Mapping a way forward for transparent infrastructure funding


Transparent pricing and a clear route to market is crucial as the world builds back better, says MARK WORRALL.

The numbers that come on a price tag for infrastructure do not get any bigger. Let us start with $94 trillion, the estimated bill for the required investment in infrastructure worldwide between 2016 and 2040. That is 19% higher than the current trend and represents at least $4 trillion a year.

Our Covid-19 ravaged world is wreaking havoc among the world’s economies with governments issuing debt as fast as they dare to keep abreast of an uncertain future. These same governments have acknowledged that investment in our infrastructure is also a vital part of that future – whatever form it may take – and so we could be on the cusp of a cash injection of unprecedented proportions.

The revered British economist John Maynard Keynes was quoted in October by the IMF in its well-publicised clarion cry (2020 Fiscal Monitor) to the world’s governments to invest in infrastructure projects. Workers, said Keynes, should be employed to dig holes in the ground and to fill them back in again, simply as a means of providing employment and boost consumer spending. No one is suggesting that, least of all the IMF, but the sentiment is clear. Investment in infrastructure leads to economic recovery and prosperity, an epithet brilliantly tested by Franklin D Roosevelt’s New Deal which dragged the United States from the Great Depression of the 1930s in less than a decade.

The current picture of infrastructure investment is, like many gigantic machines, characterised by illiquidity, slow pace and opaque money trails. The path of vital cash from governments to projects has been long cluttered with inefficiency and lack of clarity. At the Estates and Infrastructure Exchange (EIX), we exist solely to bring transparent pricing and a clear route to market as well as liquidity in the form of tradeable bonds.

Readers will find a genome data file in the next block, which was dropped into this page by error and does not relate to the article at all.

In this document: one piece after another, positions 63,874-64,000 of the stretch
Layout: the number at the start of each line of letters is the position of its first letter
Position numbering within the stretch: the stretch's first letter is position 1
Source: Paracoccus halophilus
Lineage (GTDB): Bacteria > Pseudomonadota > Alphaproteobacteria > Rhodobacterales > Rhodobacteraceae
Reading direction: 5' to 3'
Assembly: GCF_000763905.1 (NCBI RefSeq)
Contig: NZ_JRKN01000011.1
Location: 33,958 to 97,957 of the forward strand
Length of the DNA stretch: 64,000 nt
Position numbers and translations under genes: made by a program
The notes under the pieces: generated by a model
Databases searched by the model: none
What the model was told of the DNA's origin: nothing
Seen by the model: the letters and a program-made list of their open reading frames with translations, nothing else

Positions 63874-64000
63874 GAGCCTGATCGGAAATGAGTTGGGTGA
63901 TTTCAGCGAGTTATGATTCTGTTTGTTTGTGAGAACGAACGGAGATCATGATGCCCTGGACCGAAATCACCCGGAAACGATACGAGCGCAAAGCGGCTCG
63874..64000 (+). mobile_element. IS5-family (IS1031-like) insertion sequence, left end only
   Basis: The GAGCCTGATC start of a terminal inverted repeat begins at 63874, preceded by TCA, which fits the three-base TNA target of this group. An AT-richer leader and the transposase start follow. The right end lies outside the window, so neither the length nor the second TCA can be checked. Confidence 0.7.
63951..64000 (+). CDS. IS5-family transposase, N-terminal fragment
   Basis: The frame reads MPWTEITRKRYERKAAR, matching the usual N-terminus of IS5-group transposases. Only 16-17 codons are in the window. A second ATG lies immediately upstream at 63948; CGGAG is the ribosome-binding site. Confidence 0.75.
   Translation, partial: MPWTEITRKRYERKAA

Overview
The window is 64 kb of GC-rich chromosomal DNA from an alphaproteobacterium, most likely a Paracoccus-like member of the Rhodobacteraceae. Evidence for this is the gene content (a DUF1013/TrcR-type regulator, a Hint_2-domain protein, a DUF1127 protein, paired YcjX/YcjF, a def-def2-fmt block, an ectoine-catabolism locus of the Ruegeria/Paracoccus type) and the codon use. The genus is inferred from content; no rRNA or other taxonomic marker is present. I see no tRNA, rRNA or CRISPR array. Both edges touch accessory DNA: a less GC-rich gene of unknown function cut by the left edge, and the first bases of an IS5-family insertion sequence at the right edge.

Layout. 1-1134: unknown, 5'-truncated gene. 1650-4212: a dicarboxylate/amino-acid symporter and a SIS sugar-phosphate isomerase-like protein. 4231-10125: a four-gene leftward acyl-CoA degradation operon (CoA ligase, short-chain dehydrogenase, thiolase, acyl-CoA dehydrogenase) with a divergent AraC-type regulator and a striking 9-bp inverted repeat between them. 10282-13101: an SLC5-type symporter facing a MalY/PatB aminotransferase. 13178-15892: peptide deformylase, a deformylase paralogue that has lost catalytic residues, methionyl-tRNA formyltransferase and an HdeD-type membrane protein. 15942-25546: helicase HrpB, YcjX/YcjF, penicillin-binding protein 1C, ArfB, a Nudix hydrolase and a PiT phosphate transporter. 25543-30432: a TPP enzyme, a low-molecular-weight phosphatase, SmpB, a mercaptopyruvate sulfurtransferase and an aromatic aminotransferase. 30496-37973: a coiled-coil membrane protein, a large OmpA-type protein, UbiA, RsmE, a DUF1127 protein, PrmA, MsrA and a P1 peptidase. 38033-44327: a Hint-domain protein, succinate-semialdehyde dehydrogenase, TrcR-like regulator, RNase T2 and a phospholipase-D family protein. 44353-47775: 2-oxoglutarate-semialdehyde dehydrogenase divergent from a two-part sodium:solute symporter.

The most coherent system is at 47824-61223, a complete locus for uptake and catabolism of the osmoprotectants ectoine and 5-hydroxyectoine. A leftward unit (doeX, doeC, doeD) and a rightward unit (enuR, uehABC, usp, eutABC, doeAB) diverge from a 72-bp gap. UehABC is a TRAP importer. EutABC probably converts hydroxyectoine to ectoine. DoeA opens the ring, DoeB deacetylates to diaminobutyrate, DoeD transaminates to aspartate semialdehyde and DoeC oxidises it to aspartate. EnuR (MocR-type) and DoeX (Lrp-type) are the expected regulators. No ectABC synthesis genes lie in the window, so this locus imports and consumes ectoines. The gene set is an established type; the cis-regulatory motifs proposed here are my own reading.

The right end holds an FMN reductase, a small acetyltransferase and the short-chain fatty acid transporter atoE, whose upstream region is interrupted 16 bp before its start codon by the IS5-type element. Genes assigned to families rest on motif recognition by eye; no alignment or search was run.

Infrastructure is maturing and growing fast as an asset class, but until now it has not been tradeable on an open and transparent marketplace. Our ethos too is strongly aimed towards renewable and sustainable projects which embrace the ‘build back better’ motif. The EIX process brings more speed – perhaps as fast as 16 weeks for the investor funds to reach a project –and reliable yield over a longer tenor than is currently available.

Though it comes with very big price tags, infrastructure is vital, and the world needs it fast. But, as EIX’s chairman Ian Reeves says: “As far as infrastructure is concerned, it is not the price of it, rather what is the cost of not doing it?”

Mark Worrall is the chief executive of the Estates and Infrastructure Exchange, which is regulated as an exchange in the City of London.